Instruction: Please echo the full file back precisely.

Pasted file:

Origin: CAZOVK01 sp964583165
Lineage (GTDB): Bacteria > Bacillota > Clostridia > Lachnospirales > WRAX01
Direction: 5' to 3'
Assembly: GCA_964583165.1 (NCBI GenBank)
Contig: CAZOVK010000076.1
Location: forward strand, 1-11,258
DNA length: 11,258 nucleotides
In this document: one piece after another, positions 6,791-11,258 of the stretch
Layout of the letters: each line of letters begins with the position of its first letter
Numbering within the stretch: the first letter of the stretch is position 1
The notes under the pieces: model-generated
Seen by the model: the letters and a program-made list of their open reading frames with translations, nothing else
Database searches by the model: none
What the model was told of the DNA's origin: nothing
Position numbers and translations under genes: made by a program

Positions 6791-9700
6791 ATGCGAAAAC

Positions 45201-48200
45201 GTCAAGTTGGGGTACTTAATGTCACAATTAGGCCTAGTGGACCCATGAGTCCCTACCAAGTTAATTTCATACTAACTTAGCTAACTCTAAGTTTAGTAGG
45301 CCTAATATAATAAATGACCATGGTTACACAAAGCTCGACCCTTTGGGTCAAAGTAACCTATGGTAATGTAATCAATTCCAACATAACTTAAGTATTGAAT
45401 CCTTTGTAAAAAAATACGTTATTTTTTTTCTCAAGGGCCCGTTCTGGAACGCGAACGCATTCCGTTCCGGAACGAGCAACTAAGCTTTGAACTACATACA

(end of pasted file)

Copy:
Origin: CAZOVK01 sp964583165
Lineage (GTDB): Bacteria > Bacillota > Clostridia > Lachnospirales > WRAX01
Direction: 5' to 3'
Assembly: GCA_964583165.1 (NCBI GenBank)
Contig: CAZOVK010000076.1
Location: forward strand, 1-11,258
DNA length: 11,258 nucleotides
In this document: one piece after another, positions 6,791-11,258 of the stretch
Layout of the letters: each line of letters begins with the position of its first letter
Numbering within the stretch: the first letter of the stretch is position 1
The notes under the pieces: model-generated
Seen by the model: the letters and a program-made list of their open reading frames with translations, nothing else
Database searches by the model: none
What the model was told of the DNA's origin: nothing
Position numbers and translations under genes: made by a program

Positions 6791-9700
6791 ATGCGAAAAC

Positions 45201-48200
45201 GTCAAGTTGGGGTACTTAATGTCACAATTAGGCCTAGTGGACCCATGAGTCCCTACCAAGTTAATTTCATACTAACTTAGCTAACTCTAAGTTTAGTAGG
45301 CCTAATATAATAAATGACCATGGTTACACAAAGCTCGACCCTTTGGGTCAAAGTAACCTATGGTAATGTAATCAATTCCAACATAACTTAAGTATTGAAT
45401 CCTTTGTAAAAAAATACGTTATTTTTTTTCTCAAGGGCCCGTTCTGGAACGCGAACGCATTCCGTTCCGGAACGAGCAACTAAGCTTTGAACTACATACA